Kathleen Nolan (born Jocelyn Schrum, September 27, 1933) is an American actress. From 1957 to 1962, she played the role of Kate McCoy, a housewife in the Walter Brennan ABC television series The Real McCoys.
Kathleen Nolan in 2007
|President of the Screen Actors Guild|
|Preceded by||Dennis Weaver|
|Succeeded by||William Schallert|
September 27, 1933
St. Louis, Missouri, U.S.
|Spouse(s)||Richard Steven Heckenkamp (1962-1965; divorced)|
Born in St. Louis, Missouri, Nolan first appeared on stage on the showboat Goldenrod when she was 13 months old. She acted on the showboat for 12 years. Her family acted in tent shows and had their own troupe, the Circle Stock Company. She graduated from high school in St. Louis and sang on a radio station there.
She is a life member of the Actors Studio and a recipient of the Women in Film Crystal Award. In 1978, President Jimmy Carter appointed Nolan to the board of the Corporation for Public Broadcasting.
On Broadway, Nolan played Wendy in the original production of the Styne-Comden-Green musical version of Peter Pan (1954–1955), starring Mary Martin and Cyril Ritchard, a role she repeated in both the 1955 and 1956 live NBC-TV broadcasts on Producers' Showcase. She played Amy in Love in E-Flat (1967).
Beyond Broadway, she "did major summer and winter theater ..."
Nolan spent most of her career on television, making her debut in an episode of The Philco Television Playhouse. She had a regular role as the teenaged cousin Liz in the 1953-1954 ABC sitcom Jamie, starring Brandon deWilde in the title role.
Nolan made other appearances over the years on such series as Gunsmoke, The Lloyd Bridges Show, The Untouchables, Breaking Point, Crossing Jordan, Ally McBeal, Chicago Hope, All My Children, Jacqueline Susann's Valley of the Dolls, Murder, She Wrote (1991) episode "The Prodigal Father", Magnum, P.I. episodes "The Ugliest Dog in Hawaii" (1981) and "Double Jeopardy" (1982), this last one in which Larry Pennell co-guest starred, The Incredible Hulk, Quincy M.E., The Love Boat, Charlie's Angels, The Rockford Files, The Bionic Woman, Kolchak: The Night Stalker, Love, American Style, Bewitched, The Big Valley, The Alfred Hitchcock Hour, Thriller, Burke's Law, Meet McGraw, and Ben Casey.
Nolan appeared with fellow guest star Michael Landon in the 1958 episode "Rose of the Rio Bravo" on the ABC Western series Tombstone Territory, starring Pat Conway and Richard Eastham. She also appeared on the NBC interview program Here's Hollywood.
Nolan's best known television role was as a co-star on the popular sitcom The Real McCoys, playing Kate, the wife of Luke McCoy (Richard Crenna). On February 23, 1961, she was thrown from a horse and injured during the filming of an episode. She then missed four months of work and was "in and out of the hospital many times" before returning to the series to perform in the episode broadcast on June 15, 1961. Nolan left The Real McCoys prior to its final season (1962-1963). At the time, the series also switched networks from ABC to CBS. The time slot for The Real McCoys changed as well in the switch to CBS, moving from Thursday evenings to Sunday evenings opposite NBC's Bonanza. In the revamped storyline for the series, Nolan's character was said to have died.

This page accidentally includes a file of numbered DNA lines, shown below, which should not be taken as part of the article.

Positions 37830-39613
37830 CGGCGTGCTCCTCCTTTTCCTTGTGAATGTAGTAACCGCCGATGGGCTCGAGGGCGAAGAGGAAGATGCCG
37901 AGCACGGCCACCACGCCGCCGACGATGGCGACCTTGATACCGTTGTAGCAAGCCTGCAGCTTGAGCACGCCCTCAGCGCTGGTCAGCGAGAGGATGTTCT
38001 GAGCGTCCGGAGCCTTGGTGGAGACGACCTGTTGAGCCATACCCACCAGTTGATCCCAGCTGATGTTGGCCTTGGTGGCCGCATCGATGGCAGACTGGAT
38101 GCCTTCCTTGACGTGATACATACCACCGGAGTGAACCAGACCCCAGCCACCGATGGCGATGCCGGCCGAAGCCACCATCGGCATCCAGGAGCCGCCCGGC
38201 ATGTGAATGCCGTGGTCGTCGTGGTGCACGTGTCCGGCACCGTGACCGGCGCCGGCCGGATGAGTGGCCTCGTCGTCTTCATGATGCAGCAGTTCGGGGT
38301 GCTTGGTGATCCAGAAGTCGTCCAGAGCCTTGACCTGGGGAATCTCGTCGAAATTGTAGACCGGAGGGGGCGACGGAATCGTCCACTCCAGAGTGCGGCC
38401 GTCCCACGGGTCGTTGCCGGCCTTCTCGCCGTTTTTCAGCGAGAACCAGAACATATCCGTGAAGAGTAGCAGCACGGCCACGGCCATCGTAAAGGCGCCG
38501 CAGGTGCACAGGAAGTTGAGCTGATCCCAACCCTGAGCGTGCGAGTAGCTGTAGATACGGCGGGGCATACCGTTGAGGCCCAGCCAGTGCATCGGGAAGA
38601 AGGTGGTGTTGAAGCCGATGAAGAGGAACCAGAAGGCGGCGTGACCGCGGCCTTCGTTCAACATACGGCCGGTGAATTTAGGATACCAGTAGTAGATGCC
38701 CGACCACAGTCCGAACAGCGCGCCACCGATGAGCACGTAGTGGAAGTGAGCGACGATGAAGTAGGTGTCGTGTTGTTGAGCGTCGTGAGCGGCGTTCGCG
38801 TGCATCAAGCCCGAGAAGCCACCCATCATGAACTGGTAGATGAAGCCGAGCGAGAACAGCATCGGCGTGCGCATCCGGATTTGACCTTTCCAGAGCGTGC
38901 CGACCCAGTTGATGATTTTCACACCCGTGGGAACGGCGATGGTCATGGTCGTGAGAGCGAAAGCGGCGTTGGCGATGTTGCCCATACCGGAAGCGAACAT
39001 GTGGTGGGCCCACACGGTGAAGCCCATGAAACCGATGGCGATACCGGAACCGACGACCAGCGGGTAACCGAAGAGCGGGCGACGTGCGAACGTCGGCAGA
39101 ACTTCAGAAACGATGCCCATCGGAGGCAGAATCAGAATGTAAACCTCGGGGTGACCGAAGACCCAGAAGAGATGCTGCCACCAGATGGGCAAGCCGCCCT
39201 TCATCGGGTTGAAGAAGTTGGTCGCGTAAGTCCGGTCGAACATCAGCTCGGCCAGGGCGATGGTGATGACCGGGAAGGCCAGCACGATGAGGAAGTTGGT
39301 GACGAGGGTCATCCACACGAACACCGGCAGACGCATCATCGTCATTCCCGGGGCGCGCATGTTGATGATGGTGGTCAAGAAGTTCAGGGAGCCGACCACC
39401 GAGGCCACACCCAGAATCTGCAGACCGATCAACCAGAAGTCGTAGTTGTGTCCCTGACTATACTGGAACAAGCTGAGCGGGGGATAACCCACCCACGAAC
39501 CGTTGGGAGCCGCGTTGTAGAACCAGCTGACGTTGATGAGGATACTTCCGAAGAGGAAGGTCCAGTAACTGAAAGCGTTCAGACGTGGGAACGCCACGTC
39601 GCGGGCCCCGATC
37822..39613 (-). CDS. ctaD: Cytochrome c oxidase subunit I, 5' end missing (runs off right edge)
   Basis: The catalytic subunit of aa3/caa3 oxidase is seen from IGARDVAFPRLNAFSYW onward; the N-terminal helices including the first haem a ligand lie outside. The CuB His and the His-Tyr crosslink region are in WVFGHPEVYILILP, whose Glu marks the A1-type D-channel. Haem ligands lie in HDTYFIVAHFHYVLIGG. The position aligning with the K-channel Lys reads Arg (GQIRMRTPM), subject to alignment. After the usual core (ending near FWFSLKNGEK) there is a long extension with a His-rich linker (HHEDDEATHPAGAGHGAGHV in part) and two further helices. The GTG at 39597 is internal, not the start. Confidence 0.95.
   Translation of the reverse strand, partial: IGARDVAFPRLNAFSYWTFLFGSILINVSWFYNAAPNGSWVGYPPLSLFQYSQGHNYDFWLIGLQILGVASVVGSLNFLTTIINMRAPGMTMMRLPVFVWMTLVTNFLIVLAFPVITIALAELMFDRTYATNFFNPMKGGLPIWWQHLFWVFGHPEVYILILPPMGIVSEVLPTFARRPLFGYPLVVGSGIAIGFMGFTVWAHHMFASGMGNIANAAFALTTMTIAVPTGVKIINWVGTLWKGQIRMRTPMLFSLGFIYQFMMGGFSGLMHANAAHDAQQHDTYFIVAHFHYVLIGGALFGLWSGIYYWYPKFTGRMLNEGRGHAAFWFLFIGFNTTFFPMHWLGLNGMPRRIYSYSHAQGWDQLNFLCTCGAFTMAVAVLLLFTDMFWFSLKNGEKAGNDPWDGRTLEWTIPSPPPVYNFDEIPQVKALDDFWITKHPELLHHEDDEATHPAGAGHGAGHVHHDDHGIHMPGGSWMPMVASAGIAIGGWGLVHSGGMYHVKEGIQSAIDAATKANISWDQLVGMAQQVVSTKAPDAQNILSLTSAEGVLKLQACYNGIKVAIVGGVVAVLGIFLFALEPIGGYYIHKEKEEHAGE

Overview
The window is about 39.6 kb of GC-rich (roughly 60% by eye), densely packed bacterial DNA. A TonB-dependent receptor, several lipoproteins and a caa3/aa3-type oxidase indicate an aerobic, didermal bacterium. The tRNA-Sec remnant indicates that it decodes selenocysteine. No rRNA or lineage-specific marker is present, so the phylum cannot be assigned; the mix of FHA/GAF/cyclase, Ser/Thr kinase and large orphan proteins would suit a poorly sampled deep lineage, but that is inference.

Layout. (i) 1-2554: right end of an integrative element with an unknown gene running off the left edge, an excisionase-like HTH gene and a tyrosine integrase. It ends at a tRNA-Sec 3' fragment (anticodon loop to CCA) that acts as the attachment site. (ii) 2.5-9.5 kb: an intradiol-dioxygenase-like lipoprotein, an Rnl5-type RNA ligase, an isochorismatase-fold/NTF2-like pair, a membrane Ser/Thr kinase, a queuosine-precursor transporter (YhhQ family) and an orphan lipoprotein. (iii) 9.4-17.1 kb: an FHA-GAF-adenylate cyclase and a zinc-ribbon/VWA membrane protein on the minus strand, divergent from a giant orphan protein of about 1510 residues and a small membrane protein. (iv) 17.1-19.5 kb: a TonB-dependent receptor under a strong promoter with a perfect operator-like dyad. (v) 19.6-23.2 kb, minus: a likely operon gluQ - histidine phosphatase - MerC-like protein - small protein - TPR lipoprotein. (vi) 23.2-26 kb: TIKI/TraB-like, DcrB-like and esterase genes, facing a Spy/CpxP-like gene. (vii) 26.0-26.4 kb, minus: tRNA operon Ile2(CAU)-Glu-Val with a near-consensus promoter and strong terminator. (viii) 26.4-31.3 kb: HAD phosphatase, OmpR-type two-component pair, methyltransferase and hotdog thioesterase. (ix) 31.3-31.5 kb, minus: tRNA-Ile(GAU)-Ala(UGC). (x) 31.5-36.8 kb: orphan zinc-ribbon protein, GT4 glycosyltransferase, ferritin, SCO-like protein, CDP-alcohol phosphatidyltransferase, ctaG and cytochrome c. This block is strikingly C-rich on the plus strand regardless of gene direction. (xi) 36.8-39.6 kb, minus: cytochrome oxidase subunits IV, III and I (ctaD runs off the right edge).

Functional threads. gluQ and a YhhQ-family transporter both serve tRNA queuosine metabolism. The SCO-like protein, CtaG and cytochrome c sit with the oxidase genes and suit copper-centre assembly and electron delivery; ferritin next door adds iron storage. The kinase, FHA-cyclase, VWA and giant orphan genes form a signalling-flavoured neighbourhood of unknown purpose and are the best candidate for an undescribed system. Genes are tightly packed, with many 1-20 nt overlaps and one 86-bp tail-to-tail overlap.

Nolan subsequently appeared on McHale's Navy, which resulted in her own spin-off series, Broadside, in which she led a strong cast that included Edward Andrews, Dick Sargent, Sheila James (in her last regular television series role), Lois Roberts, Joan Staley, George Furth, Arnold Stang, and Jimmy Boyd. Broadside had good ratings, but Universal Studios dropped the series after a single season.
Beyond television, she appeared as Burt Reynold's true love Claudia in his critically acclaimed film The Last Movie Star in 2017. (Retrieved from The Last Movie Star (2017))
Nolan in 1980 received the Women in Film Crystal Award for outstanding women, "who, through their endurance and the excellence of their work, have helped to expand the role of women within the entertainment industry".
- Lassen, Kurt (August 30, 1968). "Kathleen Nolan Plans Breather From Television". The Oil City Derrick. p. 10. Retrieved October 12, 2015 – via Newspapers.com.
- Holloway, Tony (May 9, 1965). "Miss Nolan, Real McCoy, To Open Sullivan Season". The Pantagraph. p. 36. Retrieved October 12, 2015 – via Newspapers.com.
- "Doctor Couldn't Fix but She Gets Along". The Austin Daily Herald. May 10, 1958. p. 32. Retrieved October 12, 2015 – via Newspapers.com.
- Isenberg, Barbara (October 24, 1976). "Actress Is Arts Super-Lobbyist". Albuquerque Journal. p. 41. Retrieved October 11, 2015 – via Newspapers.com.
- Sharbutt, Eve (December 17, 1972). "Actress seeks to change females' film image". The Post-Crescent. p. 35. Retrieved October 11, 2015 – via Newspapers.com.
- David Garfield (1980). "Appendix: Life Members of the Actors Studio as of January 1980". A Player's Place: The Story of the Actors Studio. New York: MacMillan Publishing Co, Inc. p. 279. ISBN 0-02-542650-8.
- "Kathleen Nolan". Playbill Vault. Retrieved 12 October 2015.
- Kathleen Nolan at the Internet Broadway Database
- Kathleen Nolan on IMDb
- Pearson, Howard (June 15, 1961). "Lippman Special, McCoys, Airport Show On TV". The Deseret News. p. D 11. Retrieved 12 October 2015.
- "Past Recipients". Wif.org. Archived from the original on 2011-06-30. Retrieved 2012-12-15.
- "Awards Search: Kathy Nolan". Television Academy: Emmys. Retrieved 12 October 2015.
- "Actress Kathy Nolan Has Her First Child". Toledo Blade. September 20, 1963. p. 14. Retrieved 12 October 2015.
- "Divorce to Actress Kathleen Nolan". The Kansas City Times. May 20, 1965. p. 2. Retrieved October 11, 2015 – via Newspapers.com.